publication status
published
subject
in
Cancer
volume
117
pages
4238 - 4246
publisher
John Wiley & Sons
external identifiers
  • wos:000295186000020
  • pmid:21387283
  • scopus:79955767844
ISSN
1097-0142
DOI
10.1002/cncr.26033
language
English
LU publication?
yes
id
e6cb454c-11dc-40de-9974-d3b34e578b02 (old id 1884166)
alternative location
http://www.ncbi.nlm.nih.gov/pubmed/21387283?dopt=Abstract
date added to LUP
2011-04-01 14:38:34
date last changed
2017-07-09 04:33:16
@article{e6cb454c-11dc-40de-9974-d3b34e578b02,
  abstract     = {BACKGROUND: Allogeneic stem cell transplantation (alloSCT) reduces relapse rates in acute leukemia, but outcome is hampered by toxicity. Population-based data avoid patient selection and may therefore substitute for lack of randomized trials. METHODS: We evaluated alloSCT rates within the Swedish Acute Leukemia Registry, including 3899 adult patients diagnosed from 1997 through 2006 with a coverage of 98% and a median follow-up of 6.2 years. RESULTS: AlloSCT rates and survival decreased rapidly with age &gt;55 years. The 8-year overall survival (OS) was 65% in patients &lt;30 years and 38% in patients &lt;60 years and was similar for acute myeloid leukemia (AML) and acute lymphoblastic leukemia (ALL). Among 1073 patients &lt;60 years, alloSCT was performed in 42% and 49% of patients with AML and ALL, respectively. Two-thirds of the alloSCTs were performed in first complete remission, and half used unrelated donors, the same in AML and ALL. Regional differences in management and outcome were found: 60% of AML patients &lt;40 years received alloSCT in all parts of Sweden, but two-thirds of AML patients 40-59 years had alloSCT in one region compared with one-third in other regions (P&lt;.001), with improved 8-year OS among all AML patients in this age cohort (51% vs 30%; P = .005). CONCLUSIONS: More Swedish AML patients received alloSCT, and long-term survival was better than in recently published large international studies, despite our lack of selection bias. There was no correlation between alloSCT rate and survival in ALL. In adult AML patients &lt;60 years of age, a high alloSCT rate was associated with better long-term survival, but there was no such correlation in ALL. Cancer 2011;. © 2011 American Cancer Society.},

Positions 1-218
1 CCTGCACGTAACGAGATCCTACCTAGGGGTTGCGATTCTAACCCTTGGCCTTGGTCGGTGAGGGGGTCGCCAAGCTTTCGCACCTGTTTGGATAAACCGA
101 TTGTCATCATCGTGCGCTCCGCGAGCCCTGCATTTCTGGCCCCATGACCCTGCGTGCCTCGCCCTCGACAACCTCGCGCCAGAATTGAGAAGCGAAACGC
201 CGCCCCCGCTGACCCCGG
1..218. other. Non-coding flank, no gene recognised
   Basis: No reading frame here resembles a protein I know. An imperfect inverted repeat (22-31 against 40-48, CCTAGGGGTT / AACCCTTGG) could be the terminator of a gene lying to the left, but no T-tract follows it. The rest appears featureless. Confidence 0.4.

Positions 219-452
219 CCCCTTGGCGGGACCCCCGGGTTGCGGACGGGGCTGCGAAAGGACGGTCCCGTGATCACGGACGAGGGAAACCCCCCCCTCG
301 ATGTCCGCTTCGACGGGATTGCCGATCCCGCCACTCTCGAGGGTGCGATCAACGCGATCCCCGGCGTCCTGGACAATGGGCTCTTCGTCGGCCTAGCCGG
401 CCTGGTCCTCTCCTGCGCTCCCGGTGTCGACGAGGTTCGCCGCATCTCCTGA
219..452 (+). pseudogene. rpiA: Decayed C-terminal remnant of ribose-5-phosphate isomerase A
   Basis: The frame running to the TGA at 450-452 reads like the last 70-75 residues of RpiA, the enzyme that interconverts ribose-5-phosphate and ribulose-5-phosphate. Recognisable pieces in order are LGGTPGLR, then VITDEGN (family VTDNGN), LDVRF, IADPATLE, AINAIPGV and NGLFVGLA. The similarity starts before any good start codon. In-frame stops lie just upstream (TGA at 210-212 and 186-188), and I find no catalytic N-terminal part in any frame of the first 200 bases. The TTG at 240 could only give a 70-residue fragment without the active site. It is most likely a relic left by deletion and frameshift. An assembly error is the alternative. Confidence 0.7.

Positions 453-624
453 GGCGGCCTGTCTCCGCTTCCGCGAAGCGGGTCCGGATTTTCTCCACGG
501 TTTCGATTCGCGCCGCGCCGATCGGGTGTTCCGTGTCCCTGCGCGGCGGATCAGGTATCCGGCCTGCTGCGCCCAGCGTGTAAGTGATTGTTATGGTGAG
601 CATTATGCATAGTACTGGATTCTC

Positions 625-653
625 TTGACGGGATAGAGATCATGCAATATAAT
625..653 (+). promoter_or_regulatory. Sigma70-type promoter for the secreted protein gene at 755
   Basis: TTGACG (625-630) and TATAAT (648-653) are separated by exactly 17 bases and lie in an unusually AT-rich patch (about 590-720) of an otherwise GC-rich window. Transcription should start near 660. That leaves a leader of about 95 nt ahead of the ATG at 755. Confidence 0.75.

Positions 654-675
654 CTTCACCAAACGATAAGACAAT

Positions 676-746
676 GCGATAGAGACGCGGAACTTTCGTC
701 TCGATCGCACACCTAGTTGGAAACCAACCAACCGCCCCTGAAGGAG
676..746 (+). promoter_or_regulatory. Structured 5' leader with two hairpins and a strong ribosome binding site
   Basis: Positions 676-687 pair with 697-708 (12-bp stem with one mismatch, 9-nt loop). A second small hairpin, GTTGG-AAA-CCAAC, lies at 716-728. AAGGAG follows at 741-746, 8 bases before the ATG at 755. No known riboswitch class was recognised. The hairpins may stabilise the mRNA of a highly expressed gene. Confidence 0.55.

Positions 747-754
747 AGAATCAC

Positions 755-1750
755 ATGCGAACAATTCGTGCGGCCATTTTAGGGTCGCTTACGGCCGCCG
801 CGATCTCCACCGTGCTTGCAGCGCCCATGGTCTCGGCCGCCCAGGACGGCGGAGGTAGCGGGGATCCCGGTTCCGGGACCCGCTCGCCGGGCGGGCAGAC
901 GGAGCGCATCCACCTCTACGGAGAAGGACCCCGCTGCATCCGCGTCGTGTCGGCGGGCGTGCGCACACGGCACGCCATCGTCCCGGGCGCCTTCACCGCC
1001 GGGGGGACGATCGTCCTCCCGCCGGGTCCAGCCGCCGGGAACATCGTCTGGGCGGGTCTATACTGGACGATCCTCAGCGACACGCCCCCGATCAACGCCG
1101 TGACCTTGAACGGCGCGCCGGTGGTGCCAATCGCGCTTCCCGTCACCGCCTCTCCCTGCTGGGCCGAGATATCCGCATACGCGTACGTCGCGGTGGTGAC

author       = {Juliusson, Gunnar and Karlsson, Karin and Lazarevic, Vladimir and Wahlin, Anders and Brune, Mats and Antunovic, Petar and Derolf, Asa and Hägglund, Hans and Karbach, Holger and Lehmann, Sören and Möllgård, Lars and Stockelberg, Dick and Hallböök, Helene and Höglund, Martin},
  issn         = {1097-0142},
  language     = {eng},
  pages        = {4238--4246},
  publisher    = {John Wiley & Sons},
  series       = {Cancer},
  title        = {Hematopoietic stem cell transplantation rates and long-term survival in acute myeloid and lymphoblastic leukemia: Real-World Population-Based Data From the Swedish Acute Leukemia Registry 1997-2006.},
  url          = {http://dx.doi.org/10.1002/cncr.26033},
  volume       = {117},
  year         = {2011},
}